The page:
Why I Am Not a Gamer

This upcoming weekend is going to be my first commitment-free weekend in a while, the perfect chance to just enjoy some quality time with the family.  With a super-hot weather forecast on the horizon, it looked like indoor activities were going to be the ticket.  My wife, Kendra, and I do like to play video games, so I wondered if there was a way to mix it up a bit.  I had this great idea, Why not hit up the local Redbox and grab some different games for the weekend?

Let it be known that every time I have a “great idea,” someone should just punch me in the face.  The net result would be the same and it’d save a lot of time.

First thing I notice is that even though the Redbox site has a very prominent “Wii” section, there are no Wii games listed.  No Wii-U games, either.  Now, Nintendo may not be the industry darling lately, but writing it off completely is kind of harsh.  There are still people like me out there who would rather play some Mario Kart than Need for Speed.  Regardless, it seems us Wii fans are out of luck.  Okay, says I, how about we check out the Xbox 360 games?  Surely there would be games for that I could rent.  And there were– Call of Duty, Fallout, and Battlefield.

You know, those really odd games you’ve never heard of, can’t find anywhere, and would certainly want to try out before buying.  Let it be known that, while I used to love shooter games when they were a new concept, today I can’t get into them unless the main character is James Bond or Samus Aran.  If I wanted realistic combat, I’d join the Armed Forces.

It’s not like this is a personal effort on Redbox’s part to insult me, they’re just following market demands.  And, it’s pretty clear, I’m just not the market.  This is just one more sign in a long, long series of events that I am not a “Gamer” in the context that popular culture wants to use the term.  Oh, I still play on a regular basis, but not in ways that matter to the industry.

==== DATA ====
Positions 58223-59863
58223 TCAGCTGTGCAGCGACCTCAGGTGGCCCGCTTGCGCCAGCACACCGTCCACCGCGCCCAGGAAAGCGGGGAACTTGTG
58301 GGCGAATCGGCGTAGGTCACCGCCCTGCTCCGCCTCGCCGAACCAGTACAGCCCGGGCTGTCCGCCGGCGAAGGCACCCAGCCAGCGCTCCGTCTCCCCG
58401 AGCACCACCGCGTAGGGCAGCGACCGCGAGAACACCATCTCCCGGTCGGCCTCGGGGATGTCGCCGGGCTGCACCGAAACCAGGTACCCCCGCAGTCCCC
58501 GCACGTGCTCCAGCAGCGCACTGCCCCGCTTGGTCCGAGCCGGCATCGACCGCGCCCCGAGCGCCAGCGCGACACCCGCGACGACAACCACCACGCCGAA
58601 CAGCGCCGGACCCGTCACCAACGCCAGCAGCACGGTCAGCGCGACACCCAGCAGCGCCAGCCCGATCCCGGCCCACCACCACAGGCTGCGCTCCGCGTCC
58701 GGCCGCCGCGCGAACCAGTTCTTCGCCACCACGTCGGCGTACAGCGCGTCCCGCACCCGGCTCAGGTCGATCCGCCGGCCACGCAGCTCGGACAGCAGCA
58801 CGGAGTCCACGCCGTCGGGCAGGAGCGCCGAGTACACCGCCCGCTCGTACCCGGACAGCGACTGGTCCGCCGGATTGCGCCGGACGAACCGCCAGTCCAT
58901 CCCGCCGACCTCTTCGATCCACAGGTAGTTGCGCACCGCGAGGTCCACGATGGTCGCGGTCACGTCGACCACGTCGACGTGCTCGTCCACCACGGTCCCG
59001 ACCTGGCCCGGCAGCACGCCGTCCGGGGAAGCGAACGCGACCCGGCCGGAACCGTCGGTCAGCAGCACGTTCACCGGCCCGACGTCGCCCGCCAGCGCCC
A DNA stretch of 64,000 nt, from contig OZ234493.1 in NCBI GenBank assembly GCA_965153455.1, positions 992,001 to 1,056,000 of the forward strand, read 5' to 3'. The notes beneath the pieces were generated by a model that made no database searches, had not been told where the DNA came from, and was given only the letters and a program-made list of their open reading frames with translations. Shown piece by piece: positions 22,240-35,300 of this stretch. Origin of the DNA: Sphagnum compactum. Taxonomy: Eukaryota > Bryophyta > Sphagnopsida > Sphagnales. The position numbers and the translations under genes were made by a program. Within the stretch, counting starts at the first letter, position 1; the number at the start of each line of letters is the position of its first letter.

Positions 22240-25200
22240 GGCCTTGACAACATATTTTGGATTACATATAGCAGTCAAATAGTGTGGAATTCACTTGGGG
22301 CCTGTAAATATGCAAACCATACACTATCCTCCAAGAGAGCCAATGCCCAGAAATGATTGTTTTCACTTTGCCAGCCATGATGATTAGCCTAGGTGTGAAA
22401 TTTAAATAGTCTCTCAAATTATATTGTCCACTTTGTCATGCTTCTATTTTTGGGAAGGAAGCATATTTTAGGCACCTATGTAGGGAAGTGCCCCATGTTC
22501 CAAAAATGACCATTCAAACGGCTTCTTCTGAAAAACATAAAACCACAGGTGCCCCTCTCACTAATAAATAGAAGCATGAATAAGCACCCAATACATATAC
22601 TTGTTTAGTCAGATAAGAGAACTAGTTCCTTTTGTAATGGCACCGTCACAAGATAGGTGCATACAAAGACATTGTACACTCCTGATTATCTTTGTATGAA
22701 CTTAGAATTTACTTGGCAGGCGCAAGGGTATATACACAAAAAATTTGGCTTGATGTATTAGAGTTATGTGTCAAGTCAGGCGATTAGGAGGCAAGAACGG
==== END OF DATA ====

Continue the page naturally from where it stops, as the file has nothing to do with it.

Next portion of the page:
Examples:

  • I actively resist buying the “hot” gaming consoles like PS4 and Xbox One.  I don’t do PC gaming, and don’t even own an PC worth gaming on.
  • If a game offers DLC, I just scratch it off my list of games to try.  This is especially true if it’s clear the DLC is material that could have been included in the game at launch.
  • I still spend a lot of time playing my Retro games.  In fact, in the past year, I’ve spent more money on SNES stuff than on my Xbox 360.
  • I’d rather play a game at home with my wife than against strangers on the internet.
  • I expect games purchased as downloads to be exceptionally cheap, to make up for the fact that you don’t get a physical copy as backup.
  • I’d rather have a game I truly enjoy and can return to again and again, than a disposable experience I can play for three months and then discard when the needless sequel gets released.  (Call of Duty, I’m looking in your direction…)

Add all that up, and I don’t at all resemble the people who call themselves “Gamers” today.  I’m a relic, like people who pine for Drive-In movies or buying a fast-food combo and “getting change back from the nickel.”  And this has been happening for a while.  The only thing new is, I’m now okay with it.